The Branch Score Distance imagines us as having made a list of all possible partitions, the ones shown above and also all 7 other possible partitions, which correspond to branches that are not found in this tree. These are assigned branch lengths of 0. For two trees, we imagine constructing these lists, and then summing the squared differences between the branch lengths. Thus if both trees have branches {A, D | B, C, E}, the sum contains the square of the difference between the branch lengths. If one tree has the branch and the other doesn't, it contains the square of the difference between the branch length and zero (in other words, the square of that branch length). If both trees do not have a particular branch, nothing is added to the sum because the difference is then between 0 and 0.

The Branch Score Distance takes this sum of squared differences and computes its square root. Note that it has some desirable properties. When small branches differ in tree topology, it is not very big. When branches are both present but differ in length, it is affected.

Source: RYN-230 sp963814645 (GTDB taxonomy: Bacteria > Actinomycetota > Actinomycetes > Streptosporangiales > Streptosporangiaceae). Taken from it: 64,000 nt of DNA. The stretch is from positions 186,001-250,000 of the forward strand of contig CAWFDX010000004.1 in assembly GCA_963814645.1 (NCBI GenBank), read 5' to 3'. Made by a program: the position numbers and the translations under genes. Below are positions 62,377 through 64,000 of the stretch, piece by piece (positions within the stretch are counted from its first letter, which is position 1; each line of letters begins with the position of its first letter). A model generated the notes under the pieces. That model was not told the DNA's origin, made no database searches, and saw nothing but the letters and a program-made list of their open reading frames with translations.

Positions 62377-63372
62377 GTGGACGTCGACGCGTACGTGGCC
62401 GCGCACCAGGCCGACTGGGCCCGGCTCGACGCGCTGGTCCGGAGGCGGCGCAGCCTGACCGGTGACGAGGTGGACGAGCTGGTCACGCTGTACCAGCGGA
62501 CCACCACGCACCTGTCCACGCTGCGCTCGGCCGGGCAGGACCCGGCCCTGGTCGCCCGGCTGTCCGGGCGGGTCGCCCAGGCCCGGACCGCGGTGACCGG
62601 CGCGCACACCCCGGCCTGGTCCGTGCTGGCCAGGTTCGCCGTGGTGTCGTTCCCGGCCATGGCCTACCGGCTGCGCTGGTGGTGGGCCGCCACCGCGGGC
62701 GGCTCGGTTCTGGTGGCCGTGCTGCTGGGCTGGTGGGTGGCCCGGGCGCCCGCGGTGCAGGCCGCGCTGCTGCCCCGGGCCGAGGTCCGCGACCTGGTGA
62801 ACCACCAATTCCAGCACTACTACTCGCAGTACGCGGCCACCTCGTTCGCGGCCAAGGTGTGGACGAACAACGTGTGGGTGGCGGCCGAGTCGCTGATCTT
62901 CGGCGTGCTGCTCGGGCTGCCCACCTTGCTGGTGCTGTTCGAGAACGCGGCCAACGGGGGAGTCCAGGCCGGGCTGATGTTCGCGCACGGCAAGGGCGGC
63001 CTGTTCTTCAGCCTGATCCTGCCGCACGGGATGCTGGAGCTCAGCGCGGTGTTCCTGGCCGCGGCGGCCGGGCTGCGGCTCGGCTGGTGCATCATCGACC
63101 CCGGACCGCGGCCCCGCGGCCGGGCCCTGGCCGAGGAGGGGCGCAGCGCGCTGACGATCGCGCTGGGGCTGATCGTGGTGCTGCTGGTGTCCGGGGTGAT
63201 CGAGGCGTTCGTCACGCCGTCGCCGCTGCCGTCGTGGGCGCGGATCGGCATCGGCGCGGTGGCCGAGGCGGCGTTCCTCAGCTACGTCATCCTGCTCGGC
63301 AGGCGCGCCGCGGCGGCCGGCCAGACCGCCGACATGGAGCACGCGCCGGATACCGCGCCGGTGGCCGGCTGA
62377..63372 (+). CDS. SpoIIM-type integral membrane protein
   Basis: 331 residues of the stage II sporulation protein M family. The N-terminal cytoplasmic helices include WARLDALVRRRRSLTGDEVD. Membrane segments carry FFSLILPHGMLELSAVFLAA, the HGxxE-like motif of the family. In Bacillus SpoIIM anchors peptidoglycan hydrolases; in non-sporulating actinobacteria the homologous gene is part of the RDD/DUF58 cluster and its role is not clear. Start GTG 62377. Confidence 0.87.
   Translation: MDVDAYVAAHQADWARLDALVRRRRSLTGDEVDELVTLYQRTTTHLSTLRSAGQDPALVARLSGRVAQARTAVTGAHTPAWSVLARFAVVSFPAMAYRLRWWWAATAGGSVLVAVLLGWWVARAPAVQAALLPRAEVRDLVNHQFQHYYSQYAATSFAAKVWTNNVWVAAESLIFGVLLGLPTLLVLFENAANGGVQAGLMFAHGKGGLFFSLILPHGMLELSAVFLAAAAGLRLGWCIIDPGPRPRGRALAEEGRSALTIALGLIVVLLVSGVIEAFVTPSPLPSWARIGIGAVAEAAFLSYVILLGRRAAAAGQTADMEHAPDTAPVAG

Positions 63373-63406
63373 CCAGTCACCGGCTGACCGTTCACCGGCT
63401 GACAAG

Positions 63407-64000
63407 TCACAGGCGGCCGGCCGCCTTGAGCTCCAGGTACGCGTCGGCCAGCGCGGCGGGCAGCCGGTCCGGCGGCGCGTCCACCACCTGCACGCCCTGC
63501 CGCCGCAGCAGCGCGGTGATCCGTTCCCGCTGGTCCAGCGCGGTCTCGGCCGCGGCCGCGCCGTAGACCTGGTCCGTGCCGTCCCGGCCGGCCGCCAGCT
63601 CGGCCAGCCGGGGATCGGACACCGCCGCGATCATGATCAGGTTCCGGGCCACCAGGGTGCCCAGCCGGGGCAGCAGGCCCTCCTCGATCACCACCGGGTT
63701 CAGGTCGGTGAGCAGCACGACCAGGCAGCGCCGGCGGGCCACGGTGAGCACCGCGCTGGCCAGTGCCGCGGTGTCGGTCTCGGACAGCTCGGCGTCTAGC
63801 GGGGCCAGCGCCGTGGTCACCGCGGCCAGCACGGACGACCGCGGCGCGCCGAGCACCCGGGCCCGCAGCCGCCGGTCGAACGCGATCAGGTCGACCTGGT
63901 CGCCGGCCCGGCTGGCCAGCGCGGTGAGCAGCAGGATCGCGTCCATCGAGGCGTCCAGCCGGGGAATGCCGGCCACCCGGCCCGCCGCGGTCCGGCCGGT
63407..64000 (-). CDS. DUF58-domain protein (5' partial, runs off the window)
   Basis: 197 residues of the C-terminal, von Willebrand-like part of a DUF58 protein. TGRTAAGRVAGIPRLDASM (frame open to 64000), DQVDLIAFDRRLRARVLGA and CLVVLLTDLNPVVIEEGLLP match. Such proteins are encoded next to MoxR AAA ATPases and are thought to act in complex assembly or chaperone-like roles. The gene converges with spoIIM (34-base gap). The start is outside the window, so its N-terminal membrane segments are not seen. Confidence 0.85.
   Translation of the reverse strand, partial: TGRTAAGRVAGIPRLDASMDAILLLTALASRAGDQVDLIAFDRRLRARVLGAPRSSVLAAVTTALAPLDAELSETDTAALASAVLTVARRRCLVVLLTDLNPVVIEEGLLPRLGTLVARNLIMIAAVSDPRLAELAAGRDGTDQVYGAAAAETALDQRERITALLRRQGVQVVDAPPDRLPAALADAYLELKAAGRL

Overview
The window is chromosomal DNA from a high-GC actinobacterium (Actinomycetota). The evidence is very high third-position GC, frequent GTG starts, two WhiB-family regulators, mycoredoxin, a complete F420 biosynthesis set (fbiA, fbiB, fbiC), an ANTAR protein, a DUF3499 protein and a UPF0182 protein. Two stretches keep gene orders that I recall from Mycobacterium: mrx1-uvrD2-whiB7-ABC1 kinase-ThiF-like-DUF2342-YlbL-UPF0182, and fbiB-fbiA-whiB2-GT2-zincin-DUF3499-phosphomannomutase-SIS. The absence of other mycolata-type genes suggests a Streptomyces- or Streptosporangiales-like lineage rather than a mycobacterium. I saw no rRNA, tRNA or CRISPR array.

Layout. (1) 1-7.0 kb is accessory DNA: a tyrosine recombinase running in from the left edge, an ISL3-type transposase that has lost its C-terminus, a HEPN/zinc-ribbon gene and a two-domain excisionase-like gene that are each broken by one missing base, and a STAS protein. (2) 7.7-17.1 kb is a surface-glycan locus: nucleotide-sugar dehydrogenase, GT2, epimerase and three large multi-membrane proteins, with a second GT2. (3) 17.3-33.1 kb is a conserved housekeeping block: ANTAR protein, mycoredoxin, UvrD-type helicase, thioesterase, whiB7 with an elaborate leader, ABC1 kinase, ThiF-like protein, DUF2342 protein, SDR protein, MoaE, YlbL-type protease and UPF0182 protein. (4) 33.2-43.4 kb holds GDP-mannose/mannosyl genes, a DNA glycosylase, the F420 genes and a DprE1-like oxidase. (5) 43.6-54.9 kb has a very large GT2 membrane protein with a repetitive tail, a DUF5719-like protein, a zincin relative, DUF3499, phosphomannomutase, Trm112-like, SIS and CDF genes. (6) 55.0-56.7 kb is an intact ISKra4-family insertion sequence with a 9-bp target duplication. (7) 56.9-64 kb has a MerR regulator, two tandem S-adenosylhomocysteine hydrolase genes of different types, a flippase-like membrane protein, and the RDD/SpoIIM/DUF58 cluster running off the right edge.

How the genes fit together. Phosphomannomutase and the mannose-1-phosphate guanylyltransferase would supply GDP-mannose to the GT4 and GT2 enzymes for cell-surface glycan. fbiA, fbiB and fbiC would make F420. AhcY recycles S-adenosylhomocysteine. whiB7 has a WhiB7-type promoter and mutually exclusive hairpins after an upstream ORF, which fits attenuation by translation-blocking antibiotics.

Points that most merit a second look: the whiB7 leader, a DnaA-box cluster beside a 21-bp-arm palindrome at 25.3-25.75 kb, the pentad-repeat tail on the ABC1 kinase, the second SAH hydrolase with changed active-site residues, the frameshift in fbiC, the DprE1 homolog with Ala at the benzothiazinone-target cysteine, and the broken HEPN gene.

The Symmetric Difference is simply a count of how many partitions there are,
among the two trees, that are on one tree and not on the other. In the
example above there are two partitions, {A, C | B, D, E} and {A, D | B, C, E},
each of which is present on only one of the two trees. The Symmetric
Difference between the two trees is therefore 2. When the two trees are
fully resolved bifurcating trees, their symmetric distance must be an even
number; it can range from 0 to twice the number of internal branches, so
that for *n* species it can be as large as 2n-6 (for 3 species or more).

Note the relationship between the two distances. If all branches in the two trees have length 1.0, the Branch Score Distance is the square root of the Symmetric Difference, as each branch that is present in one but not in the other results in 1.0 being added to the sum of squared differences.